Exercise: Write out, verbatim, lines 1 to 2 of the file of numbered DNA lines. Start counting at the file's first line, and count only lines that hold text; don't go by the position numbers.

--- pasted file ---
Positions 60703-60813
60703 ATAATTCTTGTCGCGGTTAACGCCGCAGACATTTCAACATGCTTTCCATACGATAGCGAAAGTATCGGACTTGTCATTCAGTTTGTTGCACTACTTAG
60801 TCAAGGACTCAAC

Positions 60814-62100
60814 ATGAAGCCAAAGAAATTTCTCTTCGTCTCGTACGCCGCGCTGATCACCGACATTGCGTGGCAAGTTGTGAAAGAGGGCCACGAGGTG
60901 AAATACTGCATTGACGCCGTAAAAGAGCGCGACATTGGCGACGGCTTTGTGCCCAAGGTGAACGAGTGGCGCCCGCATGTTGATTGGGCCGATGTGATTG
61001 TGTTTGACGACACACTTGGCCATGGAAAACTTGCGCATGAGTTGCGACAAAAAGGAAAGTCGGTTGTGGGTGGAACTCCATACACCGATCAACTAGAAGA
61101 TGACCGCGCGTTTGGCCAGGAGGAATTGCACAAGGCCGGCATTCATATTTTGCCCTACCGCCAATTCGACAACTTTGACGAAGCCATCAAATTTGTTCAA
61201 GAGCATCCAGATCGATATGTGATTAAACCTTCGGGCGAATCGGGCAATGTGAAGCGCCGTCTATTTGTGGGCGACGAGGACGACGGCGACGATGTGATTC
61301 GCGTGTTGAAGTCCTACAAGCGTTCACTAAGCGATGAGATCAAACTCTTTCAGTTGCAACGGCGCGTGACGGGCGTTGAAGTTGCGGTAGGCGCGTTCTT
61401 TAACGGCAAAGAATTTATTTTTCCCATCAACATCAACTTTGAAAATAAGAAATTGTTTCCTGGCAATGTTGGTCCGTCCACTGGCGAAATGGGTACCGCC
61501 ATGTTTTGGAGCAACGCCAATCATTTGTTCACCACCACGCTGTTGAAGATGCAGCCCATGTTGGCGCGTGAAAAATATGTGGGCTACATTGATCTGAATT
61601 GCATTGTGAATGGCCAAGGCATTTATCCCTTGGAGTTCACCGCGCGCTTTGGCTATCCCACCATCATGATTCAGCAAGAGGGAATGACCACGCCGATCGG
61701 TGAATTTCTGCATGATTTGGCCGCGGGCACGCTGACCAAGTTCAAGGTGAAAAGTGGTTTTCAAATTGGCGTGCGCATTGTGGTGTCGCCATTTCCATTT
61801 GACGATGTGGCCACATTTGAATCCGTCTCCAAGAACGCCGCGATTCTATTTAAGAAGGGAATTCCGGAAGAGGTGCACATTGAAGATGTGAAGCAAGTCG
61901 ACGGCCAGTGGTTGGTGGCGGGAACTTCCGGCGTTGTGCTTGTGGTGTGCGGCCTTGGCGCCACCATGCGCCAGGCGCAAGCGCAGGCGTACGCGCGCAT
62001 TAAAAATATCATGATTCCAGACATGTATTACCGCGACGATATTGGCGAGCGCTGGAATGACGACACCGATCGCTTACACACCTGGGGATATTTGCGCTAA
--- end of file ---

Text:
Positions 60703-60813
60703 ATAATTCTTGTCGCGGTTAACGCCGCAGACATTTCAACATGCTTTCCATACGATAGCGAAAGTATCGGACTTGTCATTCAGTTTGTTGCACTACTTAG